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This direction is constantly evolving and everyone can contribute:
Code Editors are one of the most important tools in a software engineers toolkit because the majority of their work is writing and working with code. They're customized with extensions for programming languages, coding standards and frameworks and more for the type of work being done. They're also optimized for connecting to development runtime environments and services engineers need to do their work.
Engineers working on contributions often collaborate with product managers, designers and other engineers to complete their work. Initially this collaboration takes place in issues where engineers can ask clarifying questions, review designs and discuss solutions. When engineers begin to work on these contributions, issues serve as the reference document and requirements to complete their task.
Once those contributions have been worked engineers contribute those via a Merge Request. Merge Requests are a collaborative process that involves getting feedback on the work completed and then responding to that feedback through additional revisions and comments.
Configuration files are also common to software development and the tools of the DevOps life cycle. In GitLab there are files like
CODEOWNERS which have specific syntaxes and parameters to properly configure. Making changes to these files often involves having documentation available and then validating content through commits or tools outside the editor.
GitLab supports teams collaborating and building software together, however that collaboration is only available inside the GitLab application.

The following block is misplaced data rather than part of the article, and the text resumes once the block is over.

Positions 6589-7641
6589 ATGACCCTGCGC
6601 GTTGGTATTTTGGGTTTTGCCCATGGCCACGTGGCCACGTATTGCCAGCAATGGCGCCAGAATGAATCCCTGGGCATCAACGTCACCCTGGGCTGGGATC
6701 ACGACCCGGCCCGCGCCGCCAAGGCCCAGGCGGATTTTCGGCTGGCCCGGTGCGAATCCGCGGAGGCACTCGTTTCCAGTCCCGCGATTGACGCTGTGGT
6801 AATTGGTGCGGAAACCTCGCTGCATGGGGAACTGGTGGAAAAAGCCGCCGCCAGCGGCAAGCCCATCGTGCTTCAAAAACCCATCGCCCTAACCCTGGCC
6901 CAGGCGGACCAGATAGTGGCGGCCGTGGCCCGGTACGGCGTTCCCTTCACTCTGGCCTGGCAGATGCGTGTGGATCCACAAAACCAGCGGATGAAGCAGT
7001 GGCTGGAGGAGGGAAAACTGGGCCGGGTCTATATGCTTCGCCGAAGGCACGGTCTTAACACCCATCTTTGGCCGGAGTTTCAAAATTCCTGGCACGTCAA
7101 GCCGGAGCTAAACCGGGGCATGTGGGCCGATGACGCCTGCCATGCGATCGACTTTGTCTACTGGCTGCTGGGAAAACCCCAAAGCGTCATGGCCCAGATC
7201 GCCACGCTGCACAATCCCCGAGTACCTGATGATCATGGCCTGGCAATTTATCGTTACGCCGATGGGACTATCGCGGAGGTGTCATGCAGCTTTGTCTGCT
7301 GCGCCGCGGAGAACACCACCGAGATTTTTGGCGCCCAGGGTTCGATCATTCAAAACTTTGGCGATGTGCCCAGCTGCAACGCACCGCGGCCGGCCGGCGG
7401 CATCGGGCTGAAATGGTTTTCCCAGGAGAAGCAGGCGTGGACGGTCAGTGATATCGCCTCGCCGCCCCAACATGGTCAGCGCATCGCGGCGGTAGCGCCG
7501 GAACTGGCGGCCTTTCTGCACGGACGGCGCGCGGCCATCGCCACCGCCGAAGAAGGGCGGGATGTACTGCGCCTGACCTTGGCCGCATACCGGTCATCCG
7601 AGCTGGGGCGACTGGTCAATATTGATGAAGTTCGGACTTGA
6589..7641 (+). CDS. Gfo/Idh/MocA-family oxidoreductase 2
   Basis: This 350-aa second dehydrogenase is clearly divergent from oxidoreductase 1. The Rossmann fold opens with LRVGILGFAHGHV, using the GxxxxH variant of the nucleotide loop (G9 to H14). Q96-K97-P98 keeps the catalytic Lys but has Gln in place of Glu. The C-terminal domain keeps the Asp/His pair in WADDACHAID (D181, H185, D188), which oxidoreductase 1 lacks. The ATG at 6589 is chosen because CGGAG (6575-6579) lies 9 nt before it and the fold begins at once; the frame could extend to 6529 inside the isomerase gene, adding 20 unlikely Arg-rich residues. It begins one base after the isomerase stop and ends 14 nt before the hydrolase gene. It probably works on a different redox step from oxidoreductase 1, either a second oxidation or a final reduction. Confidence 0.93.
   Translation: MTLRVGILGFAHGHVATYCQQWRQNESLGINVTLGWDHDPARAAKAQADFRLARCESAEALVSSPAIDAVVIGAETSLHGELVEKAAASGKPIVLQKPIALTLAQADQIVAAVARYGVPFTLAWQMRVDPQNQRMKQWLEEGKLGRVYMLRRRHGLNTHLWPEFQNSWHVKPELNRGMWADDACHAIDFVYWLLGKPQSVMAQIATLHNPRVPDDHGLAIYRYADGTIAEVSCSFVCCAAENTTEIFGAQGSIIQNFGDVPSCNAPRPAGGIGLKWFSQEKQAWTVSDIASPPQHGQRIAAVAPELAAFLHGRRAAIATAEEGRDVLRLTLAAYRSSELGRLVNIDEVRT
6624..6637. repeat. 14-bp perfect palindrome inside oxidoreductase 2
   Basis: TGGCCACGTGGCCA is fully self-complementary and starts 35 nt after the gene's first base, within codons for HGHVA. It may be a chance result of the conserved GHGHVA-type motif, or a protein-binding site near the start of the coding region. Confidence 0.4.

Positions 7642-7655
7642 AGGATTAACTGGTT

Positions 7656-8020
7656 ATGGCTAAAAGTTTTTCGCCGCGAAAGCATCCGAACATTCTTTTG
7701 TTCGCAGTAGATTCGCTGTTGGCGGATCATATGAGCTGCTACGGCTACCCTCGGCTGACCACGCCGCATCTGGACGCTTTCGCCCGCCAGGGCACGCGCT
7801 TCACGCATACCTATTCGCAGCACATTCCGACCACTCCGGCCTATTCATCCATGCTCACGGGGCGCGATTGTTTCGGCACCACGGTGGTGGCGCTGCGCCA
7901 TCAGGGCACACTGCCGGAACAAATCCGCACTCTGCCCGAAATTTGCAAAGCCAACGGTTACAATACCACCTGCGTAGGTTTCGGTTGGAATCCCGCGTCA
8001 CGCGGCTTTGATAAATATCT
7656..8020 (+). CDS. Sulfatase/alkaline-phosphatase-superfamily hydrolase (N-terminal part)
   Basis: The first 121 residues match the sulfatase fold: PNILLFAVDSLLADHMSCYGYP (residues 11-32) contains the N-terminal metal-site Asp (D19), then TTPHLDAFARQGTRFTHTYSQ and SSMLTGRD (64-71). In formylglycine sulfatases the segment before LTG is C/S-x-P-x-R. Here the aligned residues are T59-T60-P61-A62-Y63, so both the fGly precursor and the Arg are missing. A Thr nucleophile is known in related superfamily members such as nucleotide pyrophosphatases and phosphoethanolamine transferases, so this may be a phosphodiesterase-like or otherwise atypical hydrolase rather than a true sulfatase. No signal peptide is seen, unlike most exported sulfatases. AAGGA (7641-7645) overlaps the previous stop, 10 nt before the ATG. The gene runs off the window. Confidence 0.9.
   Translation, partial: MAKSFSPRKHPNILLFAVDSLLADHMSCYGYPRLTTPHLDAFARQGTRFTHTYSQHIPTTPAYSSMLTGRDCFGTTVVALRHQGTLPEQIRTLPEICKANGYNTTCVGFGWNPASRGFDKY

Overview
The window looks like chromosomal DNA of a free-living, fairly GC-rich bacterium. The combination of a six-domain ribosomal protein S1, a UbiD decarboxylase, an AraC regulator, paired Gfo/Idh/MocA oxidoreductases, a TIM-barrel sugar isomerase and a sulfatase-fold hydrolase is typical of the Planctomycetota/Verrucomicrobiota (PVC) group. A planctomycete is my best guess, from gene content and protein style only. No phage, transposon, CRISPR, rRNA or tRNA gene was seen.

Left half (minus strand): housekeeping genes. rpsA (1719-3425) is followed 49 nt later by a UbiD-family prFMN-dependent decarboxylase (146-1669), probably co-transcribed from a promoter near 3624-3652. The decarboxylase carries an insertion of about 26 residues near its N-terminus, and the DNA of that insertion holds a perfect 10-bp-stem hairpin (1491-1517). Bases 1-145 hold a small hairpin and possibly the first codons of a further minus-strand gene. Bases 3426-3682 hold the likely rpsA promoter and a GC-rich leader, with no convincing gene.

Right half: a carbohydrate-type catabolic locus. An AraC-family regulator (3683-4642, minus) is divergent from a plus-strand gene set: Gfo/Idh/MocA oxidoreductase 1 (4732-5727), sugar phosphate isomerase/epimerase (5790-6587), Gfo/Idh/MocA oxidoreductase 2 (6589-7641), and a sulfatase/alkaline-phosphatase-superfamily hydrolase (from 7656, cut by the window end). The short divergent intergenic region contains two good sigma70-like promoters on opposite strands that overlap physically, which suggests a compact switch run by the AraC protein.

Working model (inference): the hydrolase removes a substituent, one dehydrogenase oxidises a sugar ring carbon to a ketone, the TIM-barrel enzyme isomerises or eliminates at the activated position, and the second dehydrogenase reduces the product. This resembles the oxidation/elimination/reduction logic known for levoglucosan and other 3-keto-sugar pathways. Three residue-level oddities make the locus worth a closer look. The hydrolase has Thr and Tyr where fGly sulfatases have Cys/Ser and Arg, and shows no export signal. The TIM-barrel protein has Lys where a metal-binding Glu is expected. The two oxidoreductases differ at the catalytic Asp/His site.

Developers, on the other hand, spend the majority of their time working in local editors implementing work outlined in issues, responding to merge request feedback and testing/debugging their applications. These tasks are the core of the developer experience, but GitLab is missing from this experience in any integrated way.
The software development process involves many people working across various parts of configuration, contribution and review. All of these users work together to advance software projects in their organization.
Engineering personas who are contributing to development, configuring or interacting with continuous integration and reviewing contributions from other team members. Users performing these tasks need tools that allow them to deeply understand the changes and provide meaningful feedback of both comments and code suggestions. These are specifically addressed by the following GitLab Personas:
Configuration Users who configure projects or GitLab need editing tools to help them be efficient at this process. Creating specialized configuration files for working with GitLab CI or other areas of GitLab benefit from feedback provided directly in the editor.
Contribution Engineering personas who work on contributing directly to the code in projects need to action feedback from the review process. Having easy access to the feedback from reviewers and CI jobs inside of the editor should ensure that it's easy to action.
Review The code review process encompasses both engineering personas and non-engineering personas who contribute through design, product and other feedback. In solving for these users it will be important to make sure that people who want to give feedback are able to easily accomplish that.
GitLab should support developers closer to where they're doing their meaningful work and enable them to be more efficient in the delivery of that work. GitLab supports this effort through:
The GitLab Workflow extension for Visual Studio Code is maintained by the Editor group. Details about what's next for the extension and how it plays into the strategy for the Web IDE can be found on the Web IDE direction page.
In Progress: Transition
glab to GitLab
GitLab recently adopted the open source command line application
glab. We're working on transitioning that project to be an officially supported and developed by GitLab. This will expand our reach to users who prefer to work in their terminal.
We're currently only focused on our efforts to support users in VS Code and the CLI. We're continuing to evaluate places where we can better support developers and how to make that happen.